Our Lady of Lourdes Memorial Hospital that Brian Wetzel works in now is fundamentally different from the Lourdes Hospital he arrived at when he started working at the Binghamton, NY, facility 9 years ago. The hospital has had building projects, but that’s not the growth Wetzel, administrative director diagnostic imaging/cardiology, is talking about. The new spaces Wetzel describes were additions by subtraction. “Our old diagnostic imaging storage area at Lourdes is now where the PET-CT is, is now where the doctor’s reading rooms are [located],” he said. “We had 2 to 3 years of storage film here—on three floors.” Since going completely digital, Lourdes has changed in ways that go far beyond mere bits and bytes.
Before coming to Lourdes, which has about 250 licensed beds, Wetzel had set up picture archiving and communication systems (PACS) at two other facilities where he formerly worked. Administrators at Lourdes wanted to make the digital switch when they hired Wetzel. Lourdes housed nearly 3 years of film on-site. Due to New York law, an additional 4 years of images were stored in a warehouse five miles away. “When we had to pull something more than 2.5 years old, we would pay a company to pull it, ship it, and put it back,” Wetzel said. “That cost two dollars apiece. We did that 150 to 200 times a day.”
So the switch to PACS sounded like a good idea, though not a simple project. One of the initial steps in the transition process was finding a vendor that could store, manage, and digitize Lourdes’ hard-copy imaging exams. Ultimately, the hospital selected SourceHOV’s Total Archiving Program (TAP) for the management and strategic digitalization of hard-copy medical images. SourceHOV’s TAP solution combines off-site storage and management of all hard-copy prior exams with on-demand film digitizing and Internet file transmission directly into the hospital’s new PACS archive.
“So what we did was take all our films out of storage and ship them to Kentucky,” where SourceHOV now manages them. “Whenever we needed something, the company would digitize it on the spot and send it to us within 30 minutes. There was a global storage fee—we could ask for the same image 10 times at no extra cost.” The pictures were scanned as needed, and when the 7-year mark passed, old images were phased out. Images for children and minors were kept longer, and mammography kept for 15.
Making the switch saved time, space, and money. “I was able to decrease front-office staff by up to 14 FTEs,” Wetzel says, although some staff members were retrained as electronic imaging technicians and two became PACS analysts. “We went from printing $600,000 of film a year to $100,000 in the first year to now nothing, except for mammography.”
Technology has helped Lourdes address the patient population with increased workflow. “We’re seeing more patients with less people than 9 years ago,” he said. When Wetzel started, Lourdes performed about 160,000 imaging procedures each year. That number has grown to 185,000. Whereas before physicians might need to climb two or three sets of stairs to retrieve an image (if it wasn’t already checked out by somebody else), now they could call up the image online on any computer that had access to the Web-based system, thereby improving efficiency.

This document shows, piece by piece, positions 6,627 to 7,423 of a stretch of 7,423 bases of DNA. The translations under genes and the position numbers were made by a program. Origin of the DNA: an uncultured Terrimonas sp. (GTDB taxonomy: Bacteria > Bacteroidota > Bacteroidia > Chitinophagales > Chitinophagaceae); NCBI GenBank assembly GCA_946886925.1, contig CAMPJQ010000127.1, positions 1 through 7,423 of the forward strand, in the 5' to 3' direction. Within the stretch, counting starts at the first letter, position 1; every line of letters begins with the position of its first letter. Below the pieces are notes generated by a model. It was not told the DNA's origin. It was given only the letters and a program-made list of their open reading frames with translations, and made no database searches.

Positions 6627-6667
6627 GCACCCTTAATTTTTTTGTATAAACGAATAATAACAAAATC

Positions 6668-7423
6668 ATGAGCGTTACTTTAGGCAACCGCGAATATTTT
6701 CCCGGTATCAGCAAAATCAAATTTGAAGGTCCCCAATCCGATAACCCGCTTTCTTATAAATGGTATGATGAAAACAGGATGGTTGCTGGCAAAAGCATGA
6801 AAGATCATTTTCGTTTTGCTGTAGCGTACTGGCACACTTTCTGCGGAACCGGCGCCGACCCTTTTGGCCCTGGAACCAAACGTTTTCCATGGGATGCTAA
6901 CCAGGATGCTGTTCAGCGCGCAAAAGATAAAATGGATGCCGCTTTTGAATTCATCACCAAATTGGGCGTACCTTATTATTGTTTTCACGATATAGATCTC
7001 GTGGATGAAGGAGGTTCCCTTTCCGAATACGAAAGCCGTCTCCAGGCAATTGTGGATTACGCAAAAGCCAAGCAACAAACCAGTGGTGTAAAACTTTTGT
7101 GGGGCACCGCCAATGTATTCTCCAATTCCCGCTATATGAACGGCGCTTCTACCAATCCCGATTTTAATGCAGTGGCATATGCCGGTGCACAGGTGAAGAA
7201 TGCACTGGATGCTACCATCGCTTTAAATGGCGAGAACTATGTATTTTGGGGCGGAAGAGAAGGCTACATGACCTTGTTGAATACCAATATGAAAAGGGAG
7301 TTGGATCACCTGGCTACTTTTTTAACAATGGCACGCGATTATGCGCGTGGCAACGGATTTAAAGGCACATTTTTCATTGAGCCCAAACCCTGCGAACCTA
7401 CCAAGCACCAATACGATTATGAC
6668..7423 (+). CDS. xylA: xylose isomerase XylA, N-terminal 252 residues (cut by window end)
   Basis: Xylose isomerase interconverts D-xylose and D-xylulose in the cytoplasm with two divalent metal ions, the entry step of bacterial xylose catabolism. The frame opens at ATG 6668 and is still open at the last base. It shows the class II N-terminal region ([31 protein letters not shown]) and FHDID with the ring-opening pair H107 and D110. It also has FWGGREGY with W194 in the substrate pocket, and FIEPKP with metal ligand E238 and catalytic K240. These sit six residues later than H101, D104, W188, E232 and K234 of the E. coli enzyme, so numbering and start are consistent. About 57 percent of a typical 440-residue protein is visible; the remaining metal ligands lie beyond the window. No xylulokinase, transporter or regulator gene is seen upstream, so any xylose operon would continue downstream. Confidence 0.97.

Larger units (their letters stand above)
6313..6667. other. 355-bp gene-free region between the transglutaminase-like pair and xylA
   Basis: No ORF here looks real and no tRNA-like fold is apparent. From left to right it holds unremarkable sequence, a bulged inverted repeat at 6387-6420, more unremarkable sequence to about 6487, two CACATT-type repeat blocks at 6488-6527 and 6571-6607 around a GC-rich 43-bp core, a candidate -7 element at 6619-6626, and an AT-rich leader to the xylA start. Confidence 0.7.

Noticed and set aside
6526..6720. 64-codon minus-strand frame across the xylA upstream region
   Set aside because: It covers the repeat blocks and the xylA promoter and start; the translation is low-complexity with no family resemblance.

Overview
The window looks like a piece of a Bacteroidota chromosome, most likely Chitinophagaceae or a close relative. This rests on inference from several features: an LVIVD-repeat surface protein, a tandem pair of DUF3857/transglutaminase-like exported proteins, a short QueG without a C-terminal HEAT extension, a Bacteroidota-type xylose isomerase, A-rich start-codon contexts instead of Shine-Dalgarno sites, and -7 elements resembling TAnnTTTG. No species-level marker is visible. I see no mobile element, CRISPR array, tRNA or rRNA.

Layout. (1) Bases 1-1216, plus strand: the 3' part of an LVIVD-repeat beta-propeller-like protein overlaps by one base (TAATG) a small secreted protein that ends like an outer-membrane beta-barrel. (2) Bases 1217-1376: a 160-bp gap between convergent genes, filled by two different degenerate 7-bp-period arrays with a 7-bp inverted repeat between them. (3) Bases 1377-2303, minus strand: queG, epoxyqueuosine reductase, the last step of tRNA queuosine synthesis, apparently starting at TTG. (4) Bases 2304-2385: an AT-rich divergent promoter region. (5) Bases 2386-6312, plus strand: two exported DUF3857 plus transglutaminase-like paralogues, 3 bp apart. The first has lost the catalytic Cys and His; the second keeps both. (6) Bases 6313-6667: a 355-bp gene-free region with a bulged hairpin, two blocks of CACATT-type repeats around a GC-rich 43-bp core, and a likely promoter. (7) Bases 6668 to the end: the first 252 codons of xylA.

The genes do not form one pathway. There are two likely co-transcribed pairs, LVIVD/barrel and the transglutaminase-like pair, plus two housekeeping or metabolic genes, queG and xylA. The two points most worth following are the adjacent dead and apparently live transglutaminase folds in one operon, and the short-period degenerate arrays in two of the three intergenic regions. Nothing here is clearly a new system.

Making the Change
When Wetzel arrived, the team at Lourdes was already on board with the proposed upgrade to PACS. Some were concerned about the cost. However, once they realized that the department spent $600,000 on film alone each year, they saw the value of the digital system, as it would pay for itself. The PACS system cost $600,000 to $775,000 with ongoing maintenance. As old film is disposed of each year, the cost of the contract goes down. The average cost during the last 2 years (including mammogram film storage) was between $55,000 and $75,000.
To ease the transition period, Wetzel didn’t pull the plug on the old system right away: “For the first week, we did both print and digital,” he said. “After a week, we cut out printing of film—we had a digitizer on site.” But not everybody trusted the digital imaging. “After 6 months, I said, ‘Enough of this.’ I shipped them off to Kentucky. I didn’t really give the team a choice!”
Wetzel likened the problem to a familiar situation: “If I want to record a station on TV, I usually ask my kids to do it. It was the same thing with the physicians, getting them acquainted with the computers.” Wetzel says within 6 months, everybody had caught on. Once that happened, they were sold. “We realized that getting the physicians educated was the most important thing. If they had a problem, we went to their office. If they had a problem calling something up [on the computer], we go and [fix it for] them.”
The Bigger Picture
Digital imaging and archiving are becoming increasingly popular. Monetary savings aside, the systems provide a solution to the challenge of managing ever-increasing workloads. Simply put, the systems save time. In the past, Wetzel says an image “would take 3 to 4 minutes to process—even on CR film—before it could be digitized, which you had to do physically. With complete digital imaging, we see the film in 4 to 8 seconds.” Wetzel says a physician he works with told him that because of the digital imaging capabilities in the hospital, for every patient he saw for whom he needed to see film, he saved a total of 10 to 15 minutes per patient.
Digitizing archives is becoming easier. Hardware has gone down in price. Storage has gone down in price. “Digital imaging is the way for every private office and hospital to go,” said Wetzel. “I think you’ll see nearly all digital in the very near future. It wasn’t unique to us. We could implement this kind of system anywhere, any hospital large or small, and you’re seeing that happen across this country. In the long run, digital imaging pays for itself.”